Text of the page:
Gaid Salah has emerged as the authority figure amid a power vacuum since Bouteflika’s resignation in April [Ryad Kramdi/AFP]
Algeria‘s powerful army chief has ordered buses and cars bringing protesters into the capital to be stopped and seized, the latest in a series of measures aimed at quelling weekly demonstrations demanding a purge of the old ruling elite.
“We have instructed the gendarmerie to … stop buses and cars that are used to this end; to seize and impose fines on their owners,” Lieutenant-General Ahmed Gaid Saleh in a speech on Wednesday.
He made the comments in his first public appearance since interim president Abdelkader Bensalah on Sunday announced December 12 elections to resolve the political deadlock gripping the country following the departure of longstanding ruler Abdelaziz Bouteflika.
While the government has made some concessions to the protesters by detaining and charging numerous senior figures close to Bouteflika with corruption, it has also intensified policing at demonstrations and arrested a number of prominent activists.
In his speech, Gaid Salah accused “certain parties” of using “freedom of movement as a pretext to justify their dangerous behaviour” and “falsely claiming to be the voice of the Algerian people”.
He reiterated his claim that protesters are being manipulated by networks of “the gang” – a reference to those who held powerful positions under Bouteflika. The ex-president’s brother and two former intelligence chiefs have been jailed and are awaiting trial, starting Monday, on charges of plotting against the state.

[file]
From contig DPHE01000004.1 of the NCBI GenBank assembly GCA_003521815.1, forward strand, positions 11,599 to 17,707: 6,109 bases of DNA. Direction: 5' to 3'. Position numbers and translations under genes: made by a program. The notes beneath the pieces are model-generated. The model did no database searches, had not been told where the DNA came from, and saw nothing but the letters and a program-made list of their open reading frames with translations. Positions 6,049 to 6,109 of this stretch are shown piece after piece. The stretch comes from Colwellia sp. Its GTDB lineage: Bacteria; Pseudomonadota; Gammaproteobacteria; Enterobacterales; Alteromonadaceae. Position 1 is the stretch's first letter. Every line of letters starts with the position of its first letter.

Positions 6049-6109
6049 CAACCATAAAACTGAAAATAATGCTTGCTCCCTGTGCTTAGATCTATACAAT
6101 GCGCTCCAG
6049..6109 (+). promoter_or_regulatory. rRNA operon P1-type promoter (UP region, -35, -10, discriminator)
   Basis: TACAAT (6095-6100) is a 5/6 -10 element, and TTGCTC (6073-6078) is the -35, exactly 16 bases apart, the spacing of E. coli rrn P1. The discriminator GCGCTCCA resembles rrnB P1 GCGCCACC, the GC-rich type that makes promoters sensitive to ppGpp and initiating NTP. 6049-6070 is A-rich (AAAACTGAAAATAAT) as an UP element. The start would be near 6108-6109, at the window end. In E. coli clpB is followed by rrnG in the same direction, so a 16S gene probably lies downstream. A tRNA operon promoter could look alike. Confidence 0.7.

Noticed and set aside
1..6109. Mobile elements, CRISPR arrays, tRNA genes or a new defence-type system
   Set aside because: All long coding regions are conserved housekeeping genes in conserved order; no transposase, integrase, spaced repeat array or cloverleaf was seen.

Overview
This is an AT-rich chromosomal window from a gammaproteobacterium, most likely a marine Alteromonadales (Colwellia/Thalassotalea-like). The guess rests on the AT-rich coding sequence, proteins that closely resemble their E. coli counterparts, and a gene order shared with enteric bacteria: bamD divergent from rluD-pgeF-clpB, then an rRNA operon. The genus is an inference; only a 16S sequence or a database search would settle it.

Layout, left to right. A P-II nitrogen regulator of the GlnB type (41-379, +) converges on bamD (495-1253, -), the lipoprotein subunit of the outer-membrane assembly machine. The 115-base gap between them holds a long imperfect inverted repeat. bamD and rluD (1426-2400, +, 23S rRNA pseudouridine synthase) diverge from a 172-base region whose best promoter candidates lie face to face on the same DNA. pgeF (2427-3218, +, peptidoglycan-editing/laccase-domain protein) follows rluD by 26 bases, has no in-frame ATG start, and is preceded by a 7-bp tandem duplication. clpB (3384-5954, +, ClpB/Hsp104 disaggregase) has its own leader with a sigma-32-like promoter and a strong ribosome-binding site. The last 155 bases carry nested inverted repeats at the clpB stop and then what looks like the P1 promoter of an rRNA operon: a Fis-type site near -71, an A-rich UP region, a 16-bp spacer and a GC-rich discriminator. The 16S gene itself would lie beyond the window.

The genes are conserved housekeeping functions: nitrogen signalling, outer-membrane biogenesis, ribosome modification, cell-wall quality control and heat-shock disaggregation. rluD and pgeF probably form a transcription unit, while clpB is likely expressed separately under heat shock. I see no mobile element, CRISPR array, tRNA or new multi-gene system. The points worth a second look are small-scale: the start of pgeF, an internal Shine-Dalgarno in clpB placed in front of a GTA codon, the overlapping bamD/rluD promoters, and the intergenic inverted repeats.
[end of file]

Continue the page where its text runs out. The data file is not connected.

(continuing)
Thousands of students poured onto the streets of the capital, Algiers, on Tuesday to demand the cancellation of the December polls, which were already cancelled twice before.
Demonstrations have officially been banned in Algiers since 2011, but the prohibition had been ignored since rallies first took off on February 22 after the ailing Bouteflika announced he was seeking re-election.
The police have made multiple arrests in Algiers before the start of Friday rallies in recent weeks.
Gaid Salah, who has emerged as the authority figure amid a power vacuum, has consistently referred to a plot in his speeches, and suggested a foreign hand was involved. He has never elaborated on his accusations.
He said a better future built “stone by stone” lies ahead for the nation in an apparent reference to the December presidential vote.
SOURCE: Al Jazeera and news agencies